Apple wants to replace the iPhone: Smartphones are to be replaced in the long term

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Apple’s iPhone is a real disruptive product: It has changed the way we consume media and initiated the triumph of the smartphone. The group is now preparing for the next big revolution, because smartphones should become history at some point: Apple wants to make augmented reality glasses suitable for the masses.

At the end of 2017, a report from Bloomberg made headlines, saying that Apple was already working intensively on an augmented reality headset that could soon be ready for the market. Three years later, nothing more has happened in this area, at least in terms of publicity.

However, according to new insider reports, this could soon change. According to the website The Information, details of Apple’s new AR offensive were discussed in an internal presentation.

According to the informants, Apple plans to launch its first fully functional AR headset in 2022 and an even fancier version than AR glasses will follow in 2023. Apple assumes that AR glasses will have replaced smartphones by 2030.

Are AR glasses the future?

Google Glass was the first attempt to establish data glasses for the population. Previous experiments with augmented reality wearables for the face attracted a lot of attention, but all failed because of mass adaptation.

The best-known example of this was probably the ” Google Glass ” published by Google in 2013, which consisted of a futuristic-looking glasses frame with a small transparent display in front of the left eye.

The idea was to display information such as the time, the weather or received messages directly in the field of vision without having to take your smartphone out of your pocket.

However, only comparatively few functions were practically usable on the device and in order to be able to access the Internet, a connection with the smartphone or WLAN had to be established. Since only a few users actually showed interest, the Google Glass project was at least closed to the public in 2015.

Other experiments such as the Snapchat Spectacles or an Amazon-supported project called Focals by North deliver designs that are far more suitable for everyday use, but they are also very limited in their functions. So far, the signs have tended to indicate that “smart glasses” or data glasses for everyday use are, if at all, a thing of the distant future.

Nevertheless, Apple seems to be sure of its cause and experts like those from the market research company IDC are making positive forecasts: They expect sales of VR and AR glasses to increase from around 9 million units in 2019 to 68 million units in 2023 will have increased.

Why Apple and why now?

If Apple’s can do one thing, it’s making technology an accessory. Apple started buying up small businesses years ago that deal with AR and other technologies required for smart glasses, and Apple’s website says, “Augmented Reality is a new way of using technology. It’s changing the way you work , learn, play and interact with almost everything around you. And that’s just the beginning. Welcome to a new world.”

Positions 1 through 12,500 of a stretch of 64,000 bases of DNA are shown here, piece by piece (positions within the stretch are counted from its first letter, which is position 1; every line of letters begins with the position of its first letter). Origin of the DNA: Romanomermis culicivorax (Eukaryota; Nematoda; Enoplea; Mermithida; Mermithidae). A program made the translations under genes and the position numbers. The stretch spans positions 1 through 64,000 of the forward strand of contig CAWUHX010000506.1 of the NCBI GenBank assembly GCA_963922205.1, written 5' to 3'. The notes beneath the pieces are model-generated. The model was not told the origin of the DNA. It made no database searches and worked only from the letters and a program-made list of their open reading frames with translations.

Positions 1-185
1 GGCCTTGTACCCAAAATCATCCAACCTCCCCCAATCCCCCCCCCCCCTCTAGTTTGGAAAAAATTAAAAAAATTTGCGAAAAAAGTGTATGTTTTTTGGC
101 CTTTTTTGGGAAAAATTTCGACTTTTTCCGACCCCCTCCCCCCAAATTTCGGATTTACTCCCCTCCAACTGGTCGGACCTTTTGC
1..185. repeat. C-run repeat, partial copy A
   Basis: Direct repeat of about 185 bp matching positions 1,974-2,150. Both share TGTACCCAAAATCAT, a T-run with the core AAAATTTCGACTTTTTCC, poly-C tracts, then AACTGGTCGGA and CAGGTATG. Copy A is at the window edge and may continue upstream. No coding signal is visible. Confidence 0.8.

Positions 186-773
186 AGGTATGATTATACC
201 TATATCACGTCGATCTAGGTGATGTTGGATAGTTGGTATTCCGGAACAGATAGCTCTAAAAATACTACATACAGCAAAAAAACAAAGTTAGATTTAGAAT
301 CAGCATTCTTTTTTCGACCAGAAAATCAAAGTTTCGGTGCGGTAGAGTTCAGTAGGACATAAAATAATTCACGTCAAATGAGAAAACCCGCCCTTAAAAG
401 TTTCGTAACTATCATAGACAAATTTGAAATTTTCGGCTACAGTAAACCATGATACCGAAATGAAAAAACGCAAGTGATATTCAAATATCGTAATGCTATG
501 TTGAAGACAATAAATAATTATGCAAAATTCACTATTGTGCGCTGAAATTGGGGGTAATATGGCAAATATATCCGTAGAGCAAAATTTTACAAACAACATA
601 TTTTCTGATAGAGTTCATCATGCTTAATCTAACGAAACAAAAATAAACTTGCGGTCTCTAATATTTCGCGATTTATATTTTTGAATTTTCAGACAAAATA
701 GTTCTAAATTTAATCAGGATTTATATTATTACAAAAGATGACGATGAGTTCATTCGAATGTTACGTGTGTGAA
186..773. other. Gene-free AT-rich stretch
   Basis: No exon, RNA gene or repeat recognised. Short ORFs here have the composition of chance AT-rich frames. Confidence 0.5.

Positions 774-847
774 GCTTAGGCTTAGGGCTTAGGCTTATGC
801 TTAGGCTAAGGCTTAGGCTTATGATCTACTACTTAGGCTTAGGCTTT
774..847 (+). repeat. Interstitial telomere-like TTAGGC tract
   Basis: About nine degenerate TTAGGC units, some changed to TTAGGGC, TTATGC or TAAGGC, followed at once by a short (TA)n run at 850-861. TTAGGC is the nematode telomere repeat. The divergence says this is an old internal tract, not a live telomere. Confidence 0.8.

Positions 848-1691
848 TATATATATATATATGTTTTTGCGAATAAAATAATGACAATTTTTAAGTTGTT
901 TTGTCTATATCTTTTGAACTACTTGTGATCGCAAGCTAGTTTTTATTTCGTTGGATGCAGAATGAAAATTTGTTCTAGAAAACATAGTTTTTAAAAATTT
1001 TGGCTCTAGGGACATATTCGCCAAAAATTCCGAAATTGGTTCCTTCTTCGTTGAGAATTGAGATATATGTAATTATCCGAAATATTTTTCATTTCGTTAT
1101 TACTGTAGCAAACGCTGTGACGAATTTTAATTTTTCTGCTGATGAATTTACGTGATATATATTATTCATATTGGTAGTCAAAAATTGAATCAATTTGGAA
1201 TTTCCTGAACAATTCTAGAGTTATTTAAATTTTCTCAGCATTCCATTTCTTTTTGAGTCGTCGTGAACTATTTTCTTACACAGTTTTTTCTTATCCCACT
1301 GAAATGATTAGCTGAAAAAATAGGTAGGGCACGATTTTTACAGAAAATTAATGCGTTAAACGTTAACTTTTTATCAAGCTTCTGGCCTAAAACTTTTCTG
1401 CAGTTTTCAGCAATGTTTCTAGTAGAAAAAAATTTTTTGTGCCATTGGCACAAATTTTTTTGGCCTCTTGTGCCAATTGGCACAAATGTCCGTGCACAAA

For a company that likes to keep its plans under wraps, these are pretty big words. Especially when you consider that AR hasn’t produced much more than a couple of Pokémon GO games and a tape measure app. Apple’s promise at least suggests that the company has bigger plans for AR.

Apple’s vision is to create stylish and fully functional glasses that can project all of the functions that are important in everyday life into the field of vision using augmented reality without being connected to a smartphone. The company seems to be certain that these glasses will have largely replaced smartphones within the next decade.

But why exactly should Apple of all people succeed in this coup and why now? The YouTube channel PolyMatter deals with why Apple could actually be right with its initiative right now. In the development of new technologies, there is often a primitive prototype at the beginning, which triggers a hype, which is followed by disappointment with its primitiveness.

Meanwhile, other developers have the opportunity to fine-tune the concept and perfect it. Nothing particularly exciting has happened in the smart glasses sector since Google Glass and Apple has already implemented this tactic several times, for example with the first iPhone in 2007.

One of the greatest challenges for smart glasses is also the point of design. Who wants to keep walking around with a clunky piece of technology? With the Apple Watch or its Airpods, for example, Apple has proven itself to be a master at turning a practical device into a chic lifestyle accessory. It remains to be seen whether the Californians will succeed this time. In any case, Apple has set itself an ambitious task with Smart Glasses.

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